Canberra & the Surroundings

Mum & I, at a look out point into the city of Canberra.

Mum & I, at a look out point into the city of Canberra.

Continuing the Holiday Post.
So on the 12th of November, 2014, Mum & I, did a day trip with Carlo (my father’s first cousin), into the Australian Capital Territory, more specifically Canberra, the capital of the Kangaroo Country. Long before, I ever went to Sydney, I had always wanted to see Canberra. Not just Canberra, in general when I go to a country, I have to visit the capital. It just a must for me. So it’s unfortunate, that when I was residing in Sydney, for two years, between 2006 and 2008, I never got a chance to do so, besides having travelled so much around the Eastern Coast of Australia. There was so much more to see and do, back then, that I had to omit the Capital of this country. Now, six and almost a half years later, since I left Oz, I finally got a chance to see the Australian capital.

At a shopping complex in Canberra

At a shopping complex in Canberra (X-Mas decorations)

As, on the 11th, my Camera fell while walking around the streets of Sydney (see my post Holidaying in Australia (NSW)); and though it did not break, the left side of the photographs, taken since, happen to blur-up; the first thing I had to do when we reached Canberra the next day, was to get a new Camera. Anyway, a new digital camera was due, as my old one is five years old, and kept getting stuck. The fact that it fell, was a sign, about time I got a new one. Unlike the earlier analogue cameras of the past, which required a film roll, and lasted a decade or so, the lifetime of more modern day digital camera’s aren’t that long. My first digital camera, Casio Exilim EX-S100 (the tiniest camera I ever owned), lasted from 2005 to 2009, till it contracted some sort of a lens disease; and the next, Sony Cyber-shot 1080, from 2009 till now. But since a rechargeable new camera has to be charged for at least 24 hours before use, I had to buy a digital Nikon Coolpix L29 Camera, that required the ordinary AA Batteries.

Mum, Carlo & I lunching @ the National Arboretum Canberra (Outskirts of the City)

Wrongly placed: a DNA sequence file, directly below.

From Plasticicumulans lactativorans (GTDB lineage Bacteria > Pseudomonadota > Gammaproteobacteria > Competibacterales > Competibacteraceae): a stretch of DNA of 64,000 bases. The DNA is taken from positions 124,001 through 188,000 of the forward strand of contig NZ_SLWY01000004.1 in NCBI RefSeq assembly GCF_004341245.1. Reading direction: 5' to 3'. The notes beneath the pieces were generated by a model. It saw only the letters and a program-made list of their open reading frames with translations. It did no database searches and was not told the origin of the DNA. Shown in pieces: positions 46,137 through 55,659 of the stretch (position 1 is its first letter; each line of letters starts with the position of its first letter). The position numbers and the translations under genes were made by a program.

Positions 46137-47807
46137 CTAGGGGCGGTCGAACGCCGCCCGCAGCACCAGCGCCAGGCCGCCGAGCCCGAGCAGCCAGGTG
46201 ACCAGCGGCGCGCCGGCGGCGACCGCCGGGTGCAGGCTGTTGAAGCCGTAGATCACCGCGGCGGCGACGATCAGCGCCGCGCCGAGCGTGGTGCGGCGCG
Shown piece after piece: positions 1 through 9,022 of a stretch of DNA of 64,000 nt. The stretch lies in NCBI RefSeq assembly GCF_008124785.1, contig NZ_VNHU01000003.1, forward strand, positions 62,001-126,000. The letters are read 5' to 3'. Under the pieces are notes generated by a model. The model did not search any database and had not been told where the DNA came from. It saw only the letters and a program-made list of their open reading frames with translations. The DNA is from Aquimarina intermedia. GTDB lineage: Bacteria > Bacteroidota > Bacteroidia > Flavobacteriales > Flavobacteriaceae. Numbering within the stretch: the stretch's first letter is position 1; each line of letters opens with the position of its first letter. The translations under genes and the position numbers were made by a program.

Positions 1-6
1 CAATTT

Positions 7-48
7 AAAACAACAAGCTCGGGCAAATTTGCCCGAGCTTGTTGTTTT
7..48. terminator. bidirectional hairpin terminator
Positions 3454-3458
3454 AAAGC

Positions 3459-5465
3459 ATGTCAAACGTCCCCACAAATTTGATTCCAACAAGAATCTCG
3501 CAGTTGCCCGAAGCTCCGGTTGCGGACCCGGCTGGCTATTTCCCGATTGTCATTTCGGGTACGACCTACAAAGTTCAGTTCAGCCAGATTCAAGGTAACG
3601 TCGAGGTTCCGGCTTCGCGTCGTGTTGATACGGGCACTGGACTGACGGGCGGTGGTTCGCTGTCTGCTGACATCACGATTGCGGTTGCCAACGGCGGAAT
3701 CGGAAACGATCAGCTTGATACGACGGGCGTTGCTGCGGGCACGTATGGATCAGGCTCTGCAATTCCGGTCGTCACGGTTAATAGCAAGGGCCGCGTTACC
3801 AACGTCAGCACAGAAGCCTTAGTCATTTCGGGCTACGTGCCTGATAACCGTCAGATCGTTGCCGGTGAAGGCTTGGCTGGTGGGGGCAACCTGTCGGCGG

Mum, Carlo & I lunching @ the National Arboretum Canberra (Outskirts of the City)

Due to the heavy traffic, we reached Canberra way past 12 noon. Thus, with new camera in hand, the first thing we needed to do, was to have some lunch. We went to the outskirts of the city, a hilly area, to the ‘National Arboretum Canberra’, a beautiful lookout point, into the capital city, and with a great dinning space with a view of the newly planted flora, minus the fauna, in the deserted hills. I had Kangaroo for lunch, the third time I tasted it.

After lunch, the first place we visited was, The Parliament House, where no parliament was in session.

Mum & I, at the main entrance to the new Parliament House.

Mum & I, at the main entrance to the new Parliament House.

It’s interesting how Canberra came to be the Capital city of Australia. The two large Ozzie cities, Sydney and Melbourne, both competed to make their city the capital of the country. Ultimately as a comprise, neither got it, and instead, the smaller city of Canberra, became the capital of nation in 1908. Canberra is a well planned city, inspired by the famed ‘Garden City Movement’ of the United Kingdom from 1898. ‘Garden City Movement’ was a method of Victorian era British urban planning that was intended to be self-contained communities, surrounded by greenbelts, with parks, farms and other vacant land with greenery, along with areas of residences and industrial locations. Due to this, Canberra, is also known as the ‘Bush Capital’.